Jeffrey Pratt: Bike trail not a luxury, but a path out of sluggish economy (Gazette)

By By Jeffrey Pratt

Lately, the Reader’s Vent has had quite a few comments concerning the construction of a bike path/lane in Charleston.

Couple the construction of a bike lane with the massive deficits we are expecting in the state budget, and I can see why some people might have a problem spending money on such a project. But honestly, what I see is a true beginning to one form of economic growth for the state and greater health benefits for those that use the bike lane.

Let me explain. I am originally from Columbus. I still have family and contacts in Columbus, so I frequently travel north for visits. When the weather is fair, I take my bike. Why? Because Columbus has an extensive bike trail system throughout the city. And I do mean extensive, probably 50 miles or more.

On the trails, you see other bike riders riding many different types of bikes. The riders are dressed from very casual to your “Tour de France”’ types. Bikes ranging from $100 to many thousands of dollars are everywhere. This is commerce!

There are runners and joggers with their “specialized” equipment. Mothers and fathers pushing single and double strollers made for joggers. People walking their dogs. In-line skaters, power walkers and just plain walkers. What do these people have in common? They are pursuing a healthy lifestyle. They are enjoying the fresh air. They are spending money to “look good” while on the trails. This is commerce.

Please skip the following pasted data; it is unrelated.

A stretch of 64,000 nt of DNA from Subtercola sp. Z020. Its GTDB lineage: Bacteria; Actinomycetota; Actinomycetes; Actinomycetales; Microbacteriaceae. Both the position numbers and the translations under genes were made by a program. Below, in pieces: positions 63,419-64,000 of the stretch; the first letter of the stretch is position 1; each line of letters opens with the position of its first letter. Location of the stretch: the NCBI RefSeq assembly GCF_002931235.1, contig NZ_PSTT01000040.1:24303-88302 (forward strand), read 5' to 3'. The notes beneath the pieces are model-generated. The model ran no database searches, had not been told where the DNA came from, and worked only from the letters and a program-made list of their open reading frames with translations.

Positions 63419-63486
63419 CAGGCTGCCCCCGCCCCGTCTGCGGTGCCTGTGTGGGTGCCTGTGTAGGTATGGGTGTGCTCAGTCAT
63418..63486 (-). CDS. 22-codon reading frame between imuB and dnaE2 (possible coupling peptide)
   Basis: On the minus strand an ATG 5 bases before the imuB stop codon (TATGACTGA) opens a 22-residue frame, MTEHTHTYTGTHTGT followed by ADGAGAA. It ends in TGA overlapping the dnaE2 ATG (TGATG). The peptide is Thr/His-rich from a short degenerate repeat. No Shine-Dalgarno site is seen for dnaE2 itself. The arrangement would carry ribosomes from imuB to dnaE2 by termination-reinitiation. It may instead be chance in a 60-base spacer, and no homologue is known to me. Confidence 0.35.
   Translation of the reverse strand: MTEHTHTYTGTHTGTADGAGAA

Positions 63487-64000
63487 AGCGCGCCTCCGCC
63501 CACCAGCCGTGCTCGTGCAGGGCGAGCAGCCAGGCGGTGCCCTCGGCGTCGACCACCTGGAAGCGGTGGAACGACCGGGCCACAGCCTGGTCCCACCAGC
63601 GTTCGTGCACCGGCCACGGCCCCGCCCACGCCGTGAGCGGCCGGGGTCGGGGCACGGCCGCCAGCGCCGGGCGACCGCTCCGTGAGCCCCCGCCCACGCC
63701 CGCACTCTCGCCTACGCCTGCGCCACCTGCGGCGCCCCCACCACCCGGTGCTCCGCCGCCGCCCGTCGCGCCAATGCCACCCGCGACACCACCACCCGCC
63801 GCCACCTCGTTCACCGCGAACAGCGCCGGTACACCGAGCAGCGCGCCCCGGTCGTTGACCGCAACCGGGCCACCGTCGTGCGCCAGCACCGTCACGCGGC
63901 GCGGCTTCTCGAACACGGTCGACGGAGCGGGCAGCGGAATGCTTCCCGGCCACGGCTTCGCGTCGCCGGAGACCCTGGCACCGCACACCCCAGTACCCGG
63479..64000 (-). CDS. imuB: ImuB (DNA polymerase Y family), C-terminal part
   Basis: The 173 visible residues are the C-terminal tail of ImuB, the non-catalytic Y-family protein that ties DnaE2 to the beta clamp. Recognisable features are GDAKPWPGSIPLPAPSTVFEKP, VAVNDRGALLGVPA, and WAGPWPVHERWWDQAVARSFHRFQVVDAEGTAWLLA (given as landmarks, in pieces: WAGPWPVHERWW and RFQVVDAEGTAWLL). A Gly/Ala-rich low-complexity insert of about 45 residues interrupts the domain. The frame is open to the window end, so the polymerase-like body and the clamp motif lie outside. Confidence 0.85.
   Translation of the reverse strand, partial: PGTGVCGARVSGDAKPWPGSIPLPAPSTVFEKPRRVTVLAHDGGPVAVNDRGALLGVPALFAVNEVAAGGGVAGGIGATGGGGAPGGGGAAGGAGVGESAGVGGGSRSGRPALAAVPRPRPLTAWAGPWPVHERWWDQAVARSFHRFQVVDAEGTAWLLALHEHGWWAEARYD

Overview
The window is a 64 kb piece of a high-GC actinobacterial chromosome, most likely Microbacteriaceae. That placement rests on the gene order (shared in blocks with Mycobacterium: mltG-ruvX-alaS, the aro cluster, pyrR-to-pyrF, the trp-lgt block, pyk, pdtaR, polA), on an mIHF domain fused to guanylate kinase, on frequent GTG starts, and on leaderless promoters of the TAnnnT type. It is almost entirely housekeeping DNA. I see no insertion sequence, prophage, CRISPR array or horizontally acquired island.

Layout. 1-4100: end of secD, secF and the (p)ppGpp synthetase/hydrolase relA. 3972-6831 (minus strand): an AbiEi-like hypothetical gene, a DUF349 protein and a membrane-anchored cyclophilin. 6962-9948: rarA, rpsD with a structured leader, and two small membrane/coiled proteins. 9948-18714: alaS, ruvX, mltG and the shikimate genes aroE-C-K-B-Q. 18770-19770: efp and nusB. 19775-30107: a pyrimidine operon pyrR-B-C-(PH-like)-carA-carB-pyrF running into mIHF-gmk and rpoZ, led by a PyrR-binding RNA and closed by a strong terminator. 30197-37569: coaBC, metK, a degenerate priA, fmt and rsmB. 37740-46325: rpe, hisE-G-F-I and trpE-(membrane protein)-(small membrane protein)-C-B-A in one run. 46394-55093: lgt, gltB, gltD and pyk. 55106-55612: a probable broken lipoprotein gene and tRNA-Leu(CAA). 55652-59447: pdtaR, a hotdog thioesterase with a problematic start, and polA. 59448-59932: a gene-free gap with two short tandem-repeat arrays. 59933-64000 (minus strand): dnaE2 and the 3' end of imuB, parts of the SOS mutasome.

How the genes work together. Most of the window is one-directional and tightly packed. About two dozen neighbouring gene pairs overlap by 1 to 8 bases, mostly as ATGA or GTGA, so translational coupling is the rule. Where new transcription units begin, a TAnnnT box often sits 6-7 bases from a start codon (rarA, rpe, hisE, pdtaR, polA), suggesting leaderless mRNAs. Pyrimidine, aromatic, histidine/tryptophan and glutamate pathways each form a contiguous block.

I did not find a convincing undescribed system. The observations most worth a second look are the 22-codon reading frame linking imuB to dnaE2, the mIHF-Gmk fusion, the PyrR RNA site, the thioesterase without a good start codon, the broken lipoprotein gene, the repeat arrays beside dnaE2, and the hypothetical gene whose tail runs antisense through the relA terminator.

Charleston is in the initial stages of developing a system of trails that will attract more people to the area, spending time and money, getting healthy and enjoying our wonderful capital city. We are in troubling times, where we must do anything possible to increase revenue. And, believe it or not, bike trails are a positive revenue producing vehicle that might just help West Virginia and its citizens out of this deficit quandary.

On one of my last trips and a great ride on the Olentangy bike trail, I got on the rear wheel of a rider who passed me. For the next 8 miles, we had a tremendous journey and workout through the woods on a 9-foot-wide blacktop path. When we came to the trail’s end, we stopped for a water break and to introduce ourselves. Our stories were similar. We were both from out of town. I was there to watch my granddaughter in a soccer tournament. He was there with his wife. As he rode the trail, she was shopping. They would later meet up and enjoy a fine dinner in one of the great restaurants.

They did this trip monthly. Myself, I would watch my granddaughter play soccer and, before leaving for home, enjoy a wonderful meal and indulge in some shopping. This is what I call creative commerce. This is what Charleston and West Virginia need more of, especially when you consider the long-term health benefits associated with pursuing a healthy lifestyle.

We need to do as much as possible to make West Virginians healthier and more active. We also need incentives to keep our young people in the state. It will be our young people, our young entrepreneurs, who will open a new restaurant or bike shop or another business that will help make Charleston a destination city and a healthier city.

Let me finish with a quote from Iyanla Vansant: “If you don’t have a vision, you remain stuck in what you know! And the only thing you know is what you’ve already seen.”

Jeffrey Pratt lives in Bancroft.

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